As the data reveals that the economic recession is being driven by high-income individuals avoiding businesses and services that require face-to-face contact, policies that do not restore consumer confidence in their health and safety are unlikely to restore the economy and put individuals back to work. Several examples of recent policy interventions that focused on economic stimulus as opposed to health policies to suppress the virus confirm these findings.
Early in the pandemic, there was a prevailing notion that state re-opening policies would encourage spending and jump-start economic recovery. Several months into reopening decisions, it is clear that re-opening policies, when not paired with an improved public health context, could actually accelerate community-level transmission of COVID-19 leading to minimal economic benefit at best and potentially erasing any transient economic gains.
Comparing outcomes in states that re-opened earlier than neighboring states with similar spending patterns, we find that earlier re-openings had no impact on consumer behavior, and consequently no impact on employment. For example, Colorado and New Mexico had very similar drops in consumer spending before both states closed down in late March. Both states have seen nearly identical spending trends since that time despite Colorado beginning re-opening in late April, several weeks before New Mexico.
Additionally, when the number of COVID cases began to rise again across the country in early June, rebounds in economic activity stalled. After steep decreases following the beginning of the pandemic, small business revenue rebounded significantly in states like Alabama, Georgia, and Oklahoma. However, after COVID case rates rose, small business revenue declined again noticeably, even in the absence of sweeping re-closure policies. We see from available evidence that indicators of economic health are a byproduct of safety perceptions and not of business access.
Data for every state and county in the country across a range of metrics is available at www.tracktherecovery.org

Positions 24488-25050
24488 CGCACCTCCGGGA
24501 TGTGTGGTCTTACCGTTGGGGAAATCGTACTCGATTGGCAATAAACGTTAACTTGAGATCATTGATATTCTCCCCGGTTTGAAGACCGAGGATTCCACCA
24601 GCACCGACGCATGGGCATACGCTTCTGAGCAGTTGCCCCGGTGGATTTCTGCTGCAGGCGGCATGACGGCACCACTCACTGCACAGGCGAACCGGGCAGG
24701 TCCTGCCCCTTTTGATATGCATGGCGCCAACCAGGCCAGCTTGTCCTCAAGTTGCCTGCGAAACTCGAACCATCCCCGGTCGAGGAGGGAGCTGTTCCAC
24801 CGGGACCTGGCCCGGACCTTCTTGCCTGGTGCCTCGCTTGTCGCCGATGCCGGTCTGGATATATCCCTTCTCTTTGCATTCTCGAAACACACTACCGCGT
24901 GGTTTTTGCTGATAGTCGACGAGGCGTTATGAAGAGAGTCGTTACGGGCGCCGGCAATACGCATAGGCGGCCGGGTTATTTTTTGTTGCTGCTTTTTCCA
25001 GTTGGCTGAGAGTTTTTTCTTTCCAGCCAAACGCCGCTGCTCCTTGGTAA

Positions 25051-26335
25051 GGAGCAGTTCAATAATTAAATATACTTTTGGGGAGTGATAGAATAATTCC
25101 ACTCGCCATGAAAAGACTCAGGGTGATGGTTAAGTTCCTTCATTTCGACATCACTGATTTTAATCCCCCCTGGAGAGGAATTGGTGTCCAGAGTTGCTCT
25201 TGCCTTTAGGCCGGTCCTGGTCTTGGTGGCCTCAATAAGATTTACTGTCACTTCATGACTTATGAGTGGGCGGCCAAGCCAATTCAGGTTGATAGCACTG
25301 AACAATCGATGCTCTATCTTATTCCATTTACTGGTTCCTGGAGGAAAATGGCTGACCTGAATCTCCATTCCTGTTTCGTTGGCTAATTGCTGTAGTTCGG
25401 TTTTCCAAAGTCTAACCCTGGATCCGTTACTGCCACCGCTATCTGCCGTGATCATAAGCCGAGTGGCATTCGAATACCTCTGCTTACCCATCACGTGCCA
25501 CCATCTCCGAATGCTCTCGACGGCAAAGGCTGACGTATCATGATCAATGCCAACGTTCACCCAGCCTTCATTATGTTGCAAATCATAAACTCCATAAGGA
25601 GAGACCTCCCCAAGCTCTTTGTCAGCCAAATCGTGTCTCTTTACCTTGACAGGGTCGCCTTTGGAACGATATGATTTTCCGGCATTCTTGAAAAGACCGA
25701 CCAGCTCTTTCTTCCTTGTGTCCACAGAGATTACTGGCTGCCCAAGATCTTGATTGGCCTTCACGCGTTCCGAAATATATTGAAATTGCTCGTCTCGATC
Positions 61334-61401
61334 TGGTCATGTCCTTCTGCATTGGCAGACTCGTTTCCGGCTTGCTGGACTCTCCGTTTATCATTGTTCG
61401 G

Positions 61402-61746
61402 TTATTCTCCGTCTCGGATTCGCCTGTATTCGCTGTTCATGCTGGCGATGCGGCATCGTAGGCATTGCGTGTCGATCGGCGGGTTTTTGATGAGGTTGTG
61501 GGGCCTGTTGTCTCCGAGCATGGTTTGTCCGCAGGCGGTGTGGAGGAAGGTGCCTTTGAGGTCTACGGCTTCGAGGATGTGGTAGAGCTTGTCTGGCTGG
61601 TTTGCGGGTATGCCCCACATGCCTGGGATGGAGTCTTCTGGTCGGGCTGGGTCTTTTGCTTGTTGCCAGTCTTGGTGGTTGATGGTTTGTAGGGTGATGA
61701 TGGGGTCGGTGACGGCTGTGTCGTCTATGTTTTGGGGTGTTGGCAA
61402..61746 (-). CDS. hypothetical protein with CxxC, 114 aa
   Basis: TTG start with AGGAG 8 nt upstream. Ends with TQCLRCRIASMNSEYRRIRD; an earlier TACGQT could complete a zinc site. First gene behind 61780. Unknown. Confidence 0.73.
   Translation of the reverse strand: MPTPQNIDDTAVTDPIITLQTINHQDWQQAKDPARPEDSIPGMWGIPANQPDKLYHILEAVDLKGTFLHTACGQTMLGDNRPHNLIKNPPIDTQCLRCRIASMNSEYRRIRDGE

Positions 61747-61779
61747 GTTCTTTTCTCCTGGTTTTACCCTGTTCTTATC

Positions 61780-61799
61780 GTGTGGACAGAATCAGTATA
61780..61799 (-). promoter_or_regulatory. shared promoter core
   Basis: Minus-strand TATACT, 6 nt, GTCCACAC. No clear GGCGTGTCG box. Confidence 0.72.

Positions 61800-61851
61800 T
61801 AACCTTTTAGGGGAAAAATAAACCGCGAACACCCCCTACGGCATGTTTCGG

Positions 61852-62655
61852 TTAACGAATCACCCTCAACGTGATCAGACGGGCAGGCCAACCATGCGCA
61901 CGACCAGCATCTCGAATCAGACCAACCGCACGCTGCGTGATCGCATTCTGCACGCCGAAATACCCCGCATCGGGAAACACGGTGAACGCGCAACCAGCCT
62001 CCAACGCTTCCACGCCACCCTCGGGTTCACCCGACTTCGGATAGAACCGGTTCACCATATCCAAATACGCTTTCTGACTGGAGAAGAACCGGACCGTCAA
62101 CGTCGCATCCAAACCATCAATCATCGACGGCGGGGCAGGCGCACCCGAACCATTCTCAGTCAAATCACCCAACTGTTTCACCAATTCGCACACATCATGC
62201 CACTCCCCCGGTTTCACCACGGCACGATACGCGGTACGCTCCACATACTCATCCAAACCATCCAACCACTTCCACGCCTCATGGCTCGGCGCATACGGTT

Without design and implementation of public health measures, like a TTSI infrastructure necessary for disease suppression, the virus will not be curtailed and consumer safety will remain at risk. In such a scenario, a policy focus on business re-openings will be largely ineffective. As we see in several states with COVID spikes, premature reopening policies that lead to further virus transmissions may actually undermine economic recovery by further eroding consumers’ sense of safety.
Stimulus payments significantly increased total consumer spending but, crucially, did not return money back to the businesses that were hardest hit by the crisis.
Nearly $300 billion in CARES Act funds were distributed directly to over 160 million people. The goal of the stimulus was to restore employment by increasing spending. The payments had a large effect on spending for low-income families but less so for high-income families. And importantly, spending did not increase in the sectors that lost the most revenue since the start of the COVID crisis. As of June, while spending on durable goods returned to above pre-crisis levels, spending on in-person services was still down by 50 percent. Small businesses in high-rent areas, the businesses that lost the most revenue due to the crisis, saw little to no increase in revenue after the stimulus payments were made. In these areas, low-wage employment rates remain 45 percent below pre-COVID levels.
Without addressing the core issue of the virus and consumer concerns about in-person interaction, and without furthering targeting resources to need, small business relief programs will probably have limited impact. Congress devoted more than $500 billion to small business loans as part of the Paycheck Protection Program (PPP), so named because the loans do not need to be repaid if businesses maintain employment at pre-crisis levels. These loans had little impact on employment rates at small businesses and were largely ineffective in industries that require face-to-face interaction where business is suffering due to concerns about the virus. In March and April, after the distribution of PPP loans began, employment rates were very similar at businesses that were eligible for PPP loans compared to business that were too large and ineligible.
A disproportionate number of PPP loans actually went to those states and Congressional districts that were least affected by the pandemic and to industries that were least impacted. For example, firms in the professional, scientific, and technical services sector received a greater share of PPP loans than those in accommodation and food services. Yet accommodation and food services accounted for half of the total decline in employment between the two months prior to PPP enactment whereas professional, scientific and technical services sector accounted for less than 5% of the decline. Why is this the case? Companies in industries like professional, scientific and technical services where many businesses were probably able to continue work remotely and no layoffs were anticipated still probably applied for and received the money even though they did not need it to keep employees on payroll.